of Paris and the second to an excursion to Versailles
and Malmaison. The glories of Paris are more marvelous than we even dared hope. We have four days
in which to fill in the gaps of our official program.
What a wonderful life we lead!
64TH DAY—CHERBOURG—SAILING DAY
Our rail journey through Normandy is really wonderful; the harbor view at Cherbourg delightful.
65TH TO 71ST DAYS—AT SEA
72ND DAY—LAND AT QUEBEC OR MONTREAL
We Are Charmed  by Ancient
Nuremberg   and   Unique   Pisa ..»•—'—*
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Page 14
House Party No. 1 —
Time Table
1B 1D 1F . House Party Number. 1G 1H 1J
$895 $886 S874 .. Price of House Party .. $870 $864 $860
77   73   74 .. Total Number of Days.. 71    78    70
64    57    61 ... No. Days on Land.... 59    59     57
The Map Can Merely Suggest the Magnificence of the European Route Followed by
House Party No. 1 ... In Cologne We Stop to Visit the Wonderful Gothic Cathedral
Our   Tour   Through   Switzerland   Is   a   Series   of   Panoramas,   Each   Breath   Taking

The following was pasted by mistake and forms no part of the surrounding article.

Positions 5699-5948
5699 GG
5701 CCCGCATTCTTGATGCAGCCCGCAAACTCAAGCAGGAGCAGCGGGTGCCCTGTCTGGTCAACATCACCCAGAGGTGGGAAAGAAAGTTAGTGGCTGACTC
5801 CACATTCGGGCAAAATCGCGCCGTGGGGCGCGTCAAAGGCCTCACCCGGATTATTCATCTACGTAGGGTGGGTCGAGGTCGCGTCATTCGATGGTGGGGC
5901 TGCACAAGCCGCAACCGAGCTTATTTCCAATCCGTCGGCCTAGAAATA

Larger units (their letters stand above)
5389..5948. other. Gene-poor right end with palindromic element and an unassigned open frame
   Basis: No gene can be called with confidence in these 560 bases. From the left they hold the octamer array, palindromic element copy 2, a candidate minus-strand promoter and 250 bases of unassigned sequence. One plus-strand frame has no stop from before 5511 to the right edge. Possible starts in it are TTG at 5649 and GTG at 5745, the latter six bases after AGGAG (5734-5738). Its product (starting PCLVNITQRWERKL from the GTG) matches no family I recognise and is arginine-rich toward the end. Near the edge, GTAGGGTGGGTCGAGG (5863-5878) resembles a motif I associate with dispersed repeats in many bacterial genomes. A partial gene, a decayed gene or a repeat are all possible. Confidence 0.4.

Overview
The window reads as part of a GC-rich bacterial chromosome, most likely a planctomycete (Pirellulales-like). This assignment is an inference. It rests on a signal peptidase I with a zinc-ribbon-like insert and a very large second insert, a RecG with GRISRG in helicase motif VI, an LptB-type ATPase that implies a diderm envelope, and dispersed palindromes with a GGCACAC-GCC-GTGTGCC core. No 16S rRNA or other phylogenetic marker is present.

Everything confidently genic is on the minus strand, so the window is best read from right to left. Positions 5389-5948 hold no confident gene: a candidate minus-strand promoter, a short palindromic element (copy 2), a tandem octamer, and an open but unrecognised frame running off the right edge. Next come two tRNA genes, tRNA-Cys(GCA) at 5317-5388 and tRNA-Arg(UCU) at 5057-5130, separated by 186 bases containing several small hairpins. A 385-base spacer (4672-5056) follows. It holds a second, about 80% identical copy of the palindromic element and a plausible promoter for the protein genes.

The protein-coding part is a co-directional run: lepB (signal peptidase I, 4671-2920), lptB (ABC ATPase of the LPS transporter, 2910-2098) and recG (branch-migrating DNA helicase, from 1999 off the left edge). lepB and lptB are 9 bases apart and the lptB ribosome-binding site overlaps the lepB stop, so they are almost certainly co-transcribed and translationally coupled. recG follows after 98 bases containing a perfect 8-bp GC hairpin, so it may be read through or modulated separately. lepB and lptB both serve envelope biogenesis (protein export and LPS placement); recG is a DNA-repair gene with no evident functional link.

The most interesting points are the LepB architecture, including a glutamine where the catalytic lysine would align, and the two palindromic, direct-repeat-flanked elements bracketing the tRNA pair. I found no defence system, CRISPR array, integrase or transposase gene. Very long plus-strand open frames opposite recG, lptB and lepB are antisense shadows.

ill Its Beauty ... Below Is a View of Lauterbrunnen and the Trummelbach Falls
^_
,J
^
^
^
For a detailed day-by-day         -
8
S c
Stacy of this nine-country trip           9 JJ
S s
•3
3 O
June
see pases 10 to 13.
as
"Sb
o*
UJCQ
June
I1JU.
rum
July
Qffl
May
Sail—Quebec (Empresses)   im*
July
SO
3
16
or Montreal (Duchesses)      *'
2
8
28
11
21
_and—Motor to Oxforr.
i  .      30
7
16
29
12
22
Shakespeare Country
July 1
8
17
30
13
23
_ondon—sightseeing
2
9
18
31
14
to
to
to
19
June
15
29
6
13
20
2
16
30
Via Ostend to Brussels
7
14
21
3
17 Julyl
Brussels—sightseeing
8
15
22
4
18
2
Via Hague to Amsterda
Hi .        »
16
23
5
19
3
Vlotor to Duisburg    .
10
17
24
6
20
4
Via Cologne to Coblen
z .      11
18
25
7
21
5
Heidelberg/ Mannheim
12
19
26
8
22
6
To Freiburg    ....
13
20
27
9
23
7
To Lucerne     ....
14
21
28
10
24
8
nterlaken; Montreux
15
22
29
11
25
9
16
23
30
12
26
10
To Lindau via Zurich
17
24
31
13
27
11
To Munich	
18
25 Aug.1
14
28
12
Munich—sightseeing
19
26
2
15
29
13
Nuremberg—sightseein;
!   •       *>
27
3
16
30
14